Consumer advocates certainly aren't impressed. "The information provided by Cox gives little indication about how its new practices will impact Internet users, or if they comply with the FCC's Internet Policy Statement," says consumer advocacy firm Free Press in a statement. "As a general rule, we're concerned about any cable or phone company picking winners and losers online."

Robb Topolski, the network engineer who first discovered both Comcast and Cox's original throttling efforts, isn't particularly impressed with Cox's plan, either. "What gives Cox the right to decide for itself that it's going to change the way that the 'net ought to work?" he asks. "Why does Cox get to choose what network applications are likely to succeed and which ought to fail?"

According to Topolski, Cox should have to adhere to conventional Internet standards -- reviewed and debated by the broader Internet community. "If I invent a new network technology, and I follow the Internet Standards in doing so, I ought not have to go from ISP to ISP and test to figure out whether or not their particular network will discriminate against my new application," he says. "That's why we have Internet Standards and why it's important that key stakeholders like Cox participate in the process -- not ignore it."

184 comments .. click to read

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Waterbury, CT

2 recommendations

reply to hottboiinnc4

Re: What Gives Cox the right to decide???

I think that not only did Robb bring this on himself because of the precedents that have been set..he's actually responsible for Comcasts caps now being LESS than they were before. It was my observation from observing many a post in the comcast forum that there wasn't a single person who ever ran into a problem with Comcast about bandwidth until they hit the 300 to even 400 gig range.

Once pushed into a corner and forced to put caps on went down to the current 250gig level. It also started the ball rolling for TW's caps to be announced..AT&T's..and everyone elses. And now..this issue with Cox as well can be attributed to that as well IMHO.

The old adage is very true.. be careful what you wish for..because you just might get it. And then some.

As for what gives Cox the right to do what they are..I also concur that because it's their and their shareholders money..they have the right to do WHATEVER they want and consumers..have the right to not take it.
We all make those choices all day long with all kinds of products we buy. In this day and age many of us have choices among not only cable providers..but various forms of dsl as well. And people also have the option of MOVING and deciding where the want to live if they aren't happy with what is offered in their current location.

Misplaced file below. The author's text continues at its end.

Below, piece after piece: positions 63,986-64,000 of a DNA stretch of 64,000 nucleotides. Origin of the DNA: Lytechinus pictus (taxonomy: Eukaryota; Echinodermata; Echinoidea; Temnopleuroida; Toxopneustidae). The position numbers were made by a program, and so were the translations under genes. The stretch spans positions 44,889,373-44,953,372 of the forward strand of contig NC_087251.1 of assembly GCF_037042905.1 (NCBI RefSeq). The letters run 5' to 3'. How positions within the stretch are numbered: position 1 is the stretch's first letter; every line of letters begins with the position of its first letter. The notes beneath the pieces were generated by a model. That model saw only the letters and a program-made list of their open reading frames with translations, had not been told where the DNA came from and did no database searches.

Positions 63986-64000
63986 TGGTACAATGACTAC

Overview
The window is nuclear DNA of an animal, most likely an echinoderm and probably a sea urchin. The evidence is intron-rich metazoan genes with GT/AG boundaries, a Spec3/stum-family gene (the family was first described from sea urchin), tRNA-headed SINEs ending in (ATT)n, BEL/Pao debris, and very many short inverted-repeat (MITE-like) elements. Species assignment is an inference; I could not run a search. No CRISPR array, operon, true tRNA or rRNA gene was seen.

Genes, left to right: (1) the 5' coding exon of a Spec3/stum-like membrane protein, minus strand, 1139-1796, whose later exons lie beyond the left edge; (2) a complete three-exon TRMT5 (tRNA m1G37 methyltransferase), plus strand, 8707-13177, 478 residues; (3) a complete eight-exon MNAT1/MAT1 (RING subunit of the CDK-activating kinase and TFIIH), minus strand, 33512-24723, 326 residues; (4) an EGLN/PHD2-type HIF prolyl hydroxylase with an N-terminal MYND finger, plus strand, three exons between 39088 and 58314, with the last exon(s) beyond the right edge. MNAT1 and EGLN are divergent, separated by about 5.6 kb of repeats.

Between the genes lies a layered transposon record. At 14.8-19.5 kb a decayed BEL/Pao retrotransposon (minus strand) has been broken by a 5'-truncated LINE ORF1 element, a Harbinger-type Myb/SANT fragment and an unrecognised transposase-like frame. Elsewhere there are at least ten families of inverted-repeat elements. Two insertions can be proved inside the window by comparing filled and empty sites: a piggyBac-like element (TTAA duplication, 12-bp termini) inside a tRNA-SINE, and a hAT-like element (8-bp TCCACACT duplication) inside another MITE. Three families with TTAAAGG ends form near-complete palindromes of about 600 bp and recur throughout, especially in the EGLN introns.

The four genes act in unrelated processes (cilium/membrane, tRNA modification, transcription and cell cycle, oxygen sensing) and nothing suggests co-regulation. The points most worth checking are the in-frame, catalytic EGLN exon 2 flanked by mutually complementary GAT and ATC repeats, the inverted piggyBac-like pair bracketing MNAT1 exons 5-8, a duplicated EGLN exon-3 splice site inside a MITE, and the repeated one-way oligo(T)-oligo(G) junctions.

Again..I have to refer back to my other post in this thread and say that people are simply expecting too much I think from these dollar + per day services. People have the option of having their own T1's or T3's or whatever where they can have as much bandwidth as they want. PROVIDED they're willing to pay the price. To expect these companies to give someone unlimited restrictions access to these speeds and unlimited caps 24/7 is just totally unrealistic for these kinds of prices.
The Coyote captured the RR! Roadrunner Rick is now Comcastic!


Cleveland, OH

1 edit

3 recommendations

Hey ROB! It's their network! Not yours! That's what gives them to the right. The same as you get to decide at home what programs you give on your network get QOS they get to decide as well. Don't like it, don't use them. Be glad they're giving VoIP time sensitive.

And as always; if you're not happy with something; build your own and compete.

Waterbury, CT

2 recommendations

I think that

Robb Topolski should just run on out and buy himself a 5,000.00 a month internet connection that does everything he wants it to do and stop expecting so much from a 42.95 a month residential one instead.

These ISP's like Comcast, COX..Time Warner give an AMAZING amount of access, speeds..and service for very little money compared to what it would cost someone if they were buying it individually. The ONE and ONLY reason it costs what it does is because everyone else is subsidizing the kind of outrageous usage that people like this are expecting..but not paying their fair share for.

The solution to their unhappiness is VERY simple.
Just call AT&T or level 3 or whomever..and order up their own backbone to their bedroom...and cough up the money to satisfy all their worldly bandwidth desires and pay the thousands of dollars per month it would take to do so.

Until then, assuming their budget is only 40 a month instead..they should be happy with all that they get which is so much..for the one dollar and change a day they pay for it.
The Coyote captured the RR! Roadrunner Rick is now Comcastic!